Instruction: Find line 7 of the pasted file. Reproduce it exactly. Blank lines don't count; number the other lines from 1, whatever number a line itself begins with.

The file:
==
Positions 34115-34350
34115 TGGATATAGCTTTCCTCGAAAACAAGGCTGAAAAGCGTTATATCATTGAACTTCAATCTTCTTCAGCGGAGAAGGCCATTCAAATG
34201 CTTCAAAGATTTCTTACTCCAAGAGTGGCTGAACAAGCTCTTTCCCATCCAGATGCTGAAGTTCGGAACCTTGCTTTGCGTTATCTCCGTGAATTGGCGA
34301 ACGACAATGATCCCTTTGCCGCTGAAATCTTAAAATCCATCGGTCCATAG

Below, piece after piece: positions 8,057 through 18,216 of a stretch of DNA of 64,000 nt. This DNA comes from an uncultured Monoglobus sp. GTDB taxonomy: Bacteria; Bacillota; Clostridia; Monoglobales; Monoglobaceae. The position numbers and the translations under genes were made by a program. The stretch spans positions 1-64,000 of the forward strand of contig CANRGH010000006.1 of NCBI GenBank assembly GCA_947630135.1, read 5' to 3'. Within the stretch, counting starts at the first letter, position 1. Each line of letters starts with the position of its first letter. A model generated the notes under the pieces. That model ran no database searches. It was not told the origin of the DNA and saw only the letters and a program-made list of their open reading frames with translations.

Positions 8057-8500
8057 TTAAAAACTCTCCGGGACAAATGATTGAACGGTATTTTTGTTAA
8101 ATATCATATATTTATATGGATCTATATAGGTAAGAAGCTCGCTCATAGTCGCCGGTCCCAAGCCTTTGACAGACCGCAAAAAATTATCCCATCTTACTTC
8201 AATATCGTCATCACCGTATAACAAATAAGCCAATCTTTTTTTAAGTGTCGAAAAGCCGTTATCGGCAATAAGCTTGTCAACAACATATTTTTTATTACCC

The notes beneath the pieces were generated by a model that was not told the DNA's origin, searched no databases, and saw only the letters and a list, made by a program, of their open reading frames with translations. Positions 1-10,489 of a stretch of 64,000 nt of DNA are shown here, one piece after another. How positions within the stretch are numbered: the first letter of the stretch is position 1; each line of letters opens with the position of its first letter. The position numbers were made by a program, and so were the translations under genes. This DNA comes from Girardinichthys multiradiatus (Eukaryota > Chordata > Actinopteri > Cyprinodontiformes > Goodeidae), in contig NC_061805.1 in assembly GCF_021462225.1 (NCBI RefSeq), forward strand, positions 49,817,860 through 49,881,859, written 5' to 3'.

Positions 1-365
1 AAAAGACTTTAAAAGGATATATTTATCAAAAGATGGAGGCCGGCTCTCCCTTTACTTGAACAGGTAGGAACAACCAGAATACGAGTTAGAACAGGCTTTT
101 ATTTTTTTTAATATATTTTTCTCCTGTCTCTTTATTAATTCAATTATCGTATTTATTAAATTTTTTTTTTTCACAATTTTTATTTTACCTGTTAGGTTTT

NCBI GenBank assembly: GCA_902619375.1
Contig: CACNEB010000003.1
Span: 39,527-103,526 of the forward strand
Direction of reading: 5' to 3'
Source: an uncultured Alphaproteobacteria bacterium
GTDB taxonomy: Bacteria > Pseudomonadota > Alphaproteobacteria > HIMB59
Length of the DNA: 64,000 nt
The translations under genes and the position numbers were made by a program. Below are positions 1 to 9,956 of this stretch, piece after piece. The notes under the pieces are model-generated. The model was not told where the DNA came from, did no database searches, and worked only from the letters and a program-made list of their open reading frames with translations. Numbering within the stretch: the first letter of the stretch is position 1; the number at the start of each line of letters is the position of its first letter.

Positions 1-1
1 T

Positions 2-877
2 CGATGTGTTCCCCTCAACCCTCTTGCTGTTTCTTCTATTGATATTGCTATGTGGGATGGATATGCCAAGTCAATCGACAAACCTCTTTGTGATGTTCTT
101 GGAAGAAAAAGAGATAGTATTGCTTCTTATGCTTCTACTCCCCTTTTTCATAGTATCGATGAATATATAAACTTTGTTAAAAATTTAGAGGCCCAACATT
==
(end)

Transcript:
8057 TTAAAAACTCTCCGGGACAAATGATTGAACGGTATTTTTGTTAA